HYBRID EVENT: You can participate in person at Boston, Massachusetts, USA or Virtually from your home or work.

8th Edition of International Conference on Neurology and Brain Disorders

October 19-21, 2023

October 19 -21, 2023 | Boston, Massachusetts, USA
INBC 2023

Vatsala Kapoor

Speaker at Neurology and Brain Disorders 2023 - Vatsala Kapoor
Medical College of Georgia, United States
Title : Treatment challenges for EGFR-mutant NSLC and LMD: When adverse reactions prevent targeted therapy


Purpose: To review the optimal treatment of EGFR-mutant non-small cell lung cancer (NSCLC) that has progressed to leptomeningeal disease (LMD) through a rare case presentation and literature review.

Background: LMD, the spread of cancer into the leptomeninges, is a rare complication of NSCLC with a median survival of 4-6 weeks without treatment. The risk of LMD among patients with NSCLC is 1-10%. In some cases, EGFR mutations T790M and L858R are targetable by Osimertinib, a brain-penetrant third-generation tyrosine kinase inhibitor (TKI). However, Osimertinib can induce cancer cell selection for various escape mechanisms. Newer agents which act on the EGFR extracellularly and at the tyrosine kinase domain may be beneficial in these cases. We present a case of EGFRmut NSCLC with LMD for which Osimertinib is contraindicated due to an adverse reaction, and we discuss the literature supporting newer agents for treatment of EGFRmut NSCLC with LMD.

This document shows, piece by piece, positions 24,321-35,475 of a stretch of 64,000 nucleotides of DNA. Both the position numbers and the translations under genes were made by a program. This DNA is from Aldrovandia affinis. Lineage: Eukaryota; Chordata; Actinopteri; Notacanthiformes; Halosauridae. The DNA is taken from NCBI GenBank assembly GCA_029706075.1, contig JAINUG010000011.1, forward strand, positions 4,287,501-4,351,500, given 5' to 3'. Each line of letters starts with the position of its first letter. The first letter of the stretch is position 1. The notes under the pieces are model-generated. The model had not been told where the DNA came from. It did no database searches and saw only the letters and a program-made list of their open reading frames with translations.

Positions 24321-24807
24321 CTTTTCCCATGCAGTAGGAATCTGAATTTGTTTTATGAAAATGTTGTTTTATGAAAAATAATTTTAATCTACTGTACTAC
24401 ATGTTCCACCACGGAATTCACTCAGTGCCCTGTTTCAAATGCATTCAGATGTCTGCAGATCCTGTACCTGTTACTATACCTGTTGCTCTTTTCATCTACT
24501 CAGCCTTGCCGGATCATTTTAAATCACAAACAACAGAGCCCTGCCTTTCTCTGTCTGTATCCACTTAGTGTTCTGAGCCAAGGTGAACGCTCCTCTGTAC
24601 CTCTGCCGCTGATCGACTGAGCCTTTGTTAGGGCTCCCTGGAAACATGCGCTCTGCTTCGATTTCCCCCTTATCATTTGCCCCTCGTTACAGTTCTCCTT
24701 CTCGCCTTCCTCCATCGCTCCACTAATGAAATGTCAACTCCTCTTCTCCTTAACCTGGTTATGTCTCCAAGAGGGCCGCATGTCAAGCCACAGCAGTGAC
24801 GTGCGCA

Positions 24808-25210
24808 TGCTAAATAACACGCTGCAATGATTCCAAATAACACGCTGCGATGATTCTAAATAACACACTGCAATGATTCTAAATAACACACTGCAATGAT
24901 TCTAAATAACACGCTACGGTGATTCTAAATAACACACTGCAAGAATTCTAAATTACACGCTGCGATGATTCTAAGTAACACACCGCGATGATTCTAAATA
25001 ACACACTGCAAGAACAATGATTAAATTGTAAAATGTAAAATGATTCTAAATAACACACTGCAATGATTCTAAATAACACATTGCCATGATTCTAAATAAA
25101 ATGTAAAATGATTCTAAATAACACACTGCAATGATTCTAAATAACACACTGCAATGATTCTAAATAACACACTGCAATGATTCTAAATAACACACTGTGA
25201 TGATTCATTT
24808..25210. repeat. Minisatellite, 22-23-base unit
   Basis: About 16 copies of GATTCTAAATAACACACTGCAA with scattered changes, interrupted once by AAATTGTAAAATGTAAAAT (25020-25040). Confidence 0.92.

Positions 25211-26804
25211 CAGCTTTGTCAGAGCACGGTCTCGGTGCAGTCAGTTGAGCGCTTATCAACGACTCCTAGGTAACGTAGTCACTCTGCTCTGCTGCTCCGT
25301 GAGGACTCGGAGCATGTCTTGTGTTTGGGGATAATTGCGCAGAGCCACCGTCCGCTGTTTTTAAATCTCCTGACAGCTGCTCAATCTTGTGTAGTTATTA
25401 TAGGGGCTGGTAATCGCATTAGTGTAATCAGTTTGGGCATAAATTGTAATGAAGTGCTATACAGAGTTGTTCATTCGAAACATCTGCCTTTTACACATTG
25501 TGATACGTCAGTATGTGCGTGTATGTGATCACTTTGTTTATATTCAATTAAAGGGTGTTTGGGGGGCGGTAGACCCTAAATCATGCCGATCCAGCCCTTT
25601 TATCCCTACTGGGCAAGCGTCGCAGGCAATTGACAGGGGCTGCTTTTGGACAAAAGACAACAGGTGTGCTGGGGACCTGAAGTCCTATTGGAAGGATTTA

Methods: We received the patient’s consent to present this case. PubMed was used for the literature review. Relevant imaging was obtained from the electronic medical record.

Results: A 69-year-old right-handed woman presented with worsening memory following whole brain radiotherapy (WBRT) for calvarial metastases from EGFRmutant NSCLC. Screening MRI with gadolinium revealed LMD. Serum testing with Guardant 360 had previously confirmed L858R and T790M mutations in EGFR, and PDL-1 expression was < 1%. She developed interstitial lung disease (ILD) following the first dose of Osimertinib a few weeks prior to LMD diagnosis. She was therefore started on Amivantamab, a bispecific antibody targeting cMET and EGFR, and
intrathecal topotecan.

Conclusion: The current case highlights the challenges of treating EGFR-mutant NSCLC in the CNS with limited targeted therapeutic options. Our patient developed TKI-induced ILD after one dose of Osimertinib, which is a black box warning for rechallenge with this agent. WBRT was unavailable after LMD diagnosis due to prior radiation exposure. While the new cMET/EGFR- targeting Amivantamab shows promising systemic disease control after failure of Osimertinib, it does not cross the blood-brain barrier. To date, no IT studies have been done with Amivantamab. Lazertinib is a new oral TKI which improves overall survival and progression-free survival among patients with brain metastases from EGFRmut NSCLC. However, the risk of ILD reactivation in the current setting is unknown, and the efficacy of Lazertinib in LMD is also unknown. Further research regarding the efficacy of Amivantamab and Lazertinib in the setting of an LMD resulting from EGFR-mutant NSCLC is needed.


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